It's going to get hot in Amarillo this afternoon. But the forecast says it won't quite reach 100 degrees. There are lots of light clouds in the sky, and the air feels like it's got a little moisture. Best of all, it's calm. A beautiful summer day.
Jerome-n-Stone on the Sweets of Hebrew
Every once in a while, I push the study of biblical languages here, especially Hebrew which, compared to Greek, is sort of like The Beatles compared to the Dave Clark Five. Mind you, the DC5 were great. Anyway, for those who need a little extra inspiration, a couple of quotes:
What efforts I spent on that task (i.e., learning Hebrew), what difficulties I had to face, how often I despaired, how often I gave up and then in my eagerness to learn began again … I thank the Lord that from a bitter seed of learning I am now plucking sweet fruit! -- St. Jerome, Epistula 125.12.
. . . a Prussian doctor, a Jew of great learning, came to Lexington, and proposed to teach the Hebrew language in a short time. A class was soon made up of a motley mixture of preachers, lawyers, and others. He taught by lectures; and in a very short time we understood the language so as with ease to read, and translate by the assistance of a Lexicon. This was a desideratum with me, and was of advantage ever after in reading and understanding the Scriptures.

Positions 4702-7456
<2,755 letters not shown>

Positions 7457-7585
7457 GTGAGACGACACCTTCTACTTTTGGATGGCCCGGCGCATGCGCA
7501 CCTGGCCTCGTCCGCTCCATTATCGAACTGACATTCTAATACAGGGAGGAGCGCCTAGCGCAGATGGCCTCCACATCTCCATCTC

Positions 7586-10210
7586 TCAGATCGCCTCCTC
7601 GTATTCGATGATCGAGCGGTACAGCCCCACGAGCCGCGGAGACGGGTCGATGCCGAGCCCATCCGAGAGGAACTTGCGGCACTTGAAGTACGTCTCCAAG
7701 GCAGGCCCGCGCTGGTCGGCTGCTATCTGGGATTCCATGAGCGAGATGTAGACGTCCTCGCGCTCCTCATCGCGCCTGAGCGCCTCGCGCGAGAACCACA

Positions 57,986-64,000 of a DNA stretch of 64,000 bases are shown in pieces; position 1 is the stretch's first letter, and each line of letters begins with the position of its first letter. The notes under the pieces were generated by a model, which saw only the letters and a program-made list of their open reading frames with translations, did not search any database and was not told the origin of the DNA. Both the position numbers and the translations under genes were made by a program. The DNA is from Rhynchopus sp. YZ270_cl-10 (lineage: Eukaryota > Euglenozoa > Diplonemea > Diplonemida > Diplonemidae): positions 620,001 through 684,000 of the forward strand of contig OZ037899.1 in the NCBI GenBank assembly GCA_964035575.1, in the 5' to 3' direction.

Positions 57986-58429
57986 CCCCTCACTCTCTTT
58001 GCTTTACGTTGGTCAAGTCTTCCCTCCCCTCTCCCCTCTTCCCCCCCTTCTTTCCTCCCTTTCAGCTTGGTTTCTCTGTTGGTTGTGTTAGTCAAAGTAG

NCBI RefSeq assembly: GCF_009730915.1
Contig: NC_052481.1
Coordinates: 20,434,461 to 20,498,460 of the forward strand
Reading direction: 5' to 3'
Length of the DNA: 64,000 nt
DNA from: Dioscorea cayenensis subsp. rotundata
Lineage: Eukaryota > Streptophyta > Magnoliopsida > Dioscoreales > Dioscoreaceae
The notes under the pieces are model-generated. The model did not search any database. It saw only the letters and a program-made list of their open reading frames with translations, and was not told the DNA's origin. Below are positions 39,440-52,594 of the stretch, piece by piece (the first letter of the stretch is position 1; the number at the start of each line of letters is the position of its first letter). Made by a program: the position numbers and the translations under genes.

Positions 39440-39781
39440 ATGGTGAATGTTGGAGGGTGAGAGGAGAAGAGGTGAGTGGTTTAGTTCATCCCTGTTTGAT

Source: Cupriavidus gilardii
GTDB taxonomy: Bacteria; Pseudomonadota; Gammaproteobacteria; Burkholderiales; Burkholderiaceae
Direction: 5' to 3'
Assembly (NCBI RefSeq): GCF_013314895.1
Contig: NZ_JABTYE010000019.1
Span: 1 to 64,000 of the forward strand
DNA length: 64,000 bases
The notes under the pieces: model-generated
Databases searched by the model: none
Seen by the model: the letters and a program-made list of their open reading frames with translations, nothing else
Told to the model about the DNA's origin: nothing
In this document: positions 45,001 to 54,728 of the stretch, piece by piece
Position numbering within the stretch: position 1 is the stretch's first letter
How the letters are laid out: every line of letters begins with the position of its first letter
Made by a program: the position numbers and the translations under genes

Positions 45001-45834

--Barton W. Stone, The Biography of Eld. Barton Warren Stone, p. 69.
Time for a New Motto?
Like the subtitle of a book, the motto or tag line of a church often gives off more accurate information than does the congregational name.
One church I visited years ago carried the tag line: The Bible is Right; Somebody is Wrong. True enough. But what that said to me was, We're not the ones who are wrong, so if you're not one of us, come on in and be corrected!
Another church currently announces the motto, Let Us Think Souls, Not Bodies. I've lived around that mentality long enough to know that it promotes a mindset that says, We're not here to help you; we're just here to get you into heaven when you die, or when Jesus appears, whichever comes first.
Because the bifurcation of body and soul is a lie; because it is not the case that we have bodies but rather that we are bodies (among other things), the anthropology behind this church motto cannot be consistently applied. And who would want to?
Got a good alternative for these two? What's the best church motto you ever heard?